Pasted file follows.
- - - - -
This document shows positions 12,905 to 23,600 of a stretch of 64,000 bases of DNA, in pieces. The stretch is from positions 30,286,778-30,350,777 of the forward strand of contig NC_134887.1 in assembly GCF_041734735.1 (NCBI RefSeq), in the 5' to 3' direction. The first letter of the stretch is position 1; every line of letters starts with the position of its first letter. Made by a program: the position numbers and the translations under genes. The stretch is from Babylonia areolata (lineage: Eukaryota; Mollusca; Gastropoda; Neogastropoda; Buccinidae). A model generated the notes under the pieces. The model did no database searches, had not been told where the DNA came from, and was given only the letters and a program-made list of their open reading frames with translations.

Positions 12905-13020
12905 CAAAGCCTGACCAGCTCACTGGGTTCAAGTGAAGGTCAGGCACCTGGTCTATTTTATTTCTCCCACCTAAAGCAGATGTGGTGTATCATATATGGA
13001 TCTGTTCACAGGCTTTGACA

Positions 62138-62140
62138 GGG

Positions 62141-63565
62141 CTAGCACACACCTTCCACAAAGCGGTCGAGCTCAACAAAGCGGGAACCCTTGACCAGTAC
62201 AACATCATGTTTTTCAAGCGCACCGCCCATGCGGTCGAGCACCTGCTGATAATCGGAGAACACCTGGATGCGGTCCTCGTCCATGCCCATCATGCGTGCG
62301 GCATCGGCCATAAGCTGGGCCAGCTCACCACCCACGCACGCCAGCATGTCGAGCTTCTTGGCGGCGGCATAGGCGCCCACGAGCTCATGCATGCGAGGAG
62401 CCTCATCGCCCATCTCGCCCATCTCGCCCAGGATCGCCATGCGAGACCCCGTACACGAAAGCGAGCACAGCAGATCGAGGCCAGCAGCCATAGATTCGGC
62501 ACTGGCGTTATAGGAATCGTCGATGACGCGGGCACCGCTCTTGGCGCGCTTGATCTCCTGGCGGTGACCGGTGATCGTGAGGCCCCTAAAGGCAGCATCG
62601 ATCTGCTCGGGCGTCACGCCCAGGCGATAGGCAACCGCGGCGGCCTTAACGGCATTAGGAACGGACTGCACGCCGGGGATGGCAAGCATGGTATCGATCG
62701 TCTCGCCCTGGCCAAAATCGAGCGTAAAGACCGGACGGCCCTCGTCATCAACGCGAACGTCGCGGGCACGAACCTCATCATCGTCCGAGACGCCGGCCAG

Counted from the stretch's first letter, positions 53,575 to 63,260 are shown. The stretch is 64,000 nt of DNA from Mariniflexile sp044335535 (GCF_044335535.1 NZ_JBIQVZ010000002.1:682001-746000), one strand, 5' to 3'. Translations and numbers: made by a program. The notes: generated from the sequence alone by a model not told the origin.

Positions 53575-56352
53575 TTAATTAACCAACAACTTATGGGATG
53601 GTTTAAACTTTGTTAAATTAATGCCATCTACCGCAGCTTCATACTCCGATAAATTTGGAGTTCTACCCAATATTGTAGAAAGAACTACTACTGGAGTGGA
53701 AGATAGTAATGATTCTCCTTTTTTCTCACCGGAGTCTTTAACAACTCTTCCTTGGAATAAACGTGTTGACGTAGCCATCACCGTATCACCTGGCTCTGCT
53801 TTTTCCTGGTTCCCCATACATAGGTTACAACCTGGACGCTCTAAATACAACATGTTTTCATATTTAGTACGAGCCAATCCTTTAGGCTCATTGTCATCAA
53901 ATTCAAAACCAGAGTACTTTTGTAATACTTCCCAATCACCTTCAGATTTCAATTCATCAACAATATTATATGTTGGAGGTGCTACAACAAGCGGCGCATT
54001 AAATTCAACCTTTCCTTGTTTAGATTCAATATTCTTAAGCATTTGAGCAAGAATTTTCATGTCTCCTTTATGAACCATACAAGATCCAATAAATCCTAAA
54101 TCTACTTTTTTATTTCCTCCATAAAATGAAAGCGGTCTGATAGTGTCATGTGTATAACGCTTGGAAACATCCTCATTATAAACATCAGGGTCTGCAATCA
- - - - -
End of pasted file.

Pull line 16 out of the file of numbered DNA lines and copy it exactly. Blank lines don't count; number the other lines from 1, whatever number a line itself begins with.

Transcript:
Positions 53575-56352